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SMSF trustees may lose insurance after super changes

The ‘Protecting Your Superannuation’ package, proposed in the 2018 Federal Budget, was passed earlier this year, and while the changes were designed to protect small superannuation balances, there may be significant implications for others. Many SMSF members, or others with large super balances, maintain smaller public offer accounts solely to access well-priced group life insurance. This legislation may place those life policies at risk unless members take action.

Super changes already legislated

The key changes in this legislation take effect from 1 July 2019, and are designed to limit the erosion of small balances in the following ways:

  • Fees will be limited to no more than 3% per annum for accounts with a balance of less than $6,000.
  • Exit fees on all super accounts will be banned to remove barriers to consolidation.
  • Insurance will be maintained on an opt-in basis for inactive accounts, defined as those that have not received a contribution in 16 months. Funds will be required to contact inactive members before 1 May 2019 to confirm whether they wish to maintain their existing cover.
  • Super trustees will also be required to transfer all inactive accounts with balances below $6,000 to the ATO, which will then strive to transfer these balances to the owner’s active superannuation account.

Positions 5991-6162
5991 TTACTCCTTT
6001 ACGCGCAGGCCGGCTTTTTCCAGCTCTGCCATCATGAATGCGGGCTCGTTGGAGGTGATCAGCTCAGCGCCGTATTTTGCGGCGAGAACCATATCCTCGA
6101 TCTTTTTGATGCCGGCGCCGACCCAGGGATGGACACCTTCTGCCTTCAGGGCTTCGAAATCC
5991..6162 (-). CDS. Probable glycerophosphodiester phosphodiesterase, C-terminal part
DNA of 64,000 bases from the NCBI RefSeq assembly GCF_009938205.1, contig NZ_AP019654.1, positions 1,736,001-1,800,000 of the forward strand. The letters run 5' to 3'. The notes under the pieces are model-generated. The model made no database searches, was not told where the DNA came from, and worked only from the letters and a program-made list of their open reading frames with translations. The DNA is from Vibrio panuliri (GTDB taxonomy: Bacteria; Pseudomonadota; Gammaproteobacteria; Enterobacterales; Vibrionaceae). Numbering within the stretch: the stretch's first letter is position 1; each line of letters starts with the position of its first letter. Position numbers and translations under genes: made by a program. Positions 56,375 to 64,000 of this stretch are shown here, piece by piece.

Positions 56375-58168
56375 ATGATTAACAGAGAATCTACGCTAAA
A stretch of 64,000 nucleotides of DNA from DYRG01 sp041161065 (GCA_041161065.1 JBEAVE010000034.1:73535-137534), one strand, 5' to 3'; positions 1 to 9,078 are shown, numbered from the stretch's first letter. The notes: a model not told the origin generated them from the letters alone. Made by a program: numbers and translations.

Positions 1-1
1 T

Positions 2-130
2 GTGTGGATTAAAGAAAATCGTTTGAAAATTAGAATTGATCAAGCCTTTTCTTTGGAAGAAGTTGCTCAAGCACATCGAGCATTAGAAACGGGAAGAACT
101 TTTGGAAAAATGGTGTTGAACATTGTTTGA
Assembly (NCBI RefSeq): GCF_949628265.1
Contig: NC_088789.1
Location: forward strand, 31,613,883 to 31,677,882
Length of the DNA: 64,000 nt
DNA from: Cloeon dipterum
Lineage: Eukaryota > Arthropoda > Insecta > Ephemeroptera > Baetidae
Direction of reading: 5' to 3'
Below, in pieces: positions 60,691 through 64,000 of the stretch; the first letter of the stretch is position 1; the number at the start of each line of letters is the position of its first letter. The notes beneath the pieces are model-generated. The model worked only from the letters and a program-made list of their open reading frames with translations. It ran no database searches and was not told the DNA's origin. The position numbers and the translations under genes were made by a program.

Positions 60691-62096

(Please note: The proposal to make insurance an ‘opt-in’ for those commencing a superannuation account under the age of 25, or with a balance of less than $6,000, was dropped from this legislation and will be proposed in a separate bill, which has not yet passed).

If you have been maintaining a small inactive superannuation fund for insurance purposes, it is likely this legislation will affect you. You may have your insurance policy cancelled, or, if your balance is below $6,000, your policy cancelled AND your balance transferred to the ATO. Neither of these outcomes is desirable if you are intentionally arranging insurance cover in an account separate from your existing active super balance.

Benefits of insurance through a large fund

If you have an inactive account, your superannuation fund should contact you soon requesting that you opt in to maintain your insurance cover. However you will need to ensure they have the correct mailing details etc in order to contact you. If you have not heard from your fund by 1 May, it is strongly advised that you contact them directly to confirm that you wish to maintain your cover, if you wish to do so.

The implications of having insurance cancelled can be significant. It is widely accepted that thousands of small superannuation accounts are maintained in the public system by SMSF trustees purely for insurance purposes.

Superannuation funds can hold life, total and permanent disablement and income protection policies on your behalf. Large funds are also generally able to access group policies that offer lower premiums than personal policies such as those you can access through an SMSF. Large super funds also often offer ‘automatic acceptance limits’, which allow you take out cover up to pre-specified limits without having to undergo personal underwriting, which may include medical tests and so on.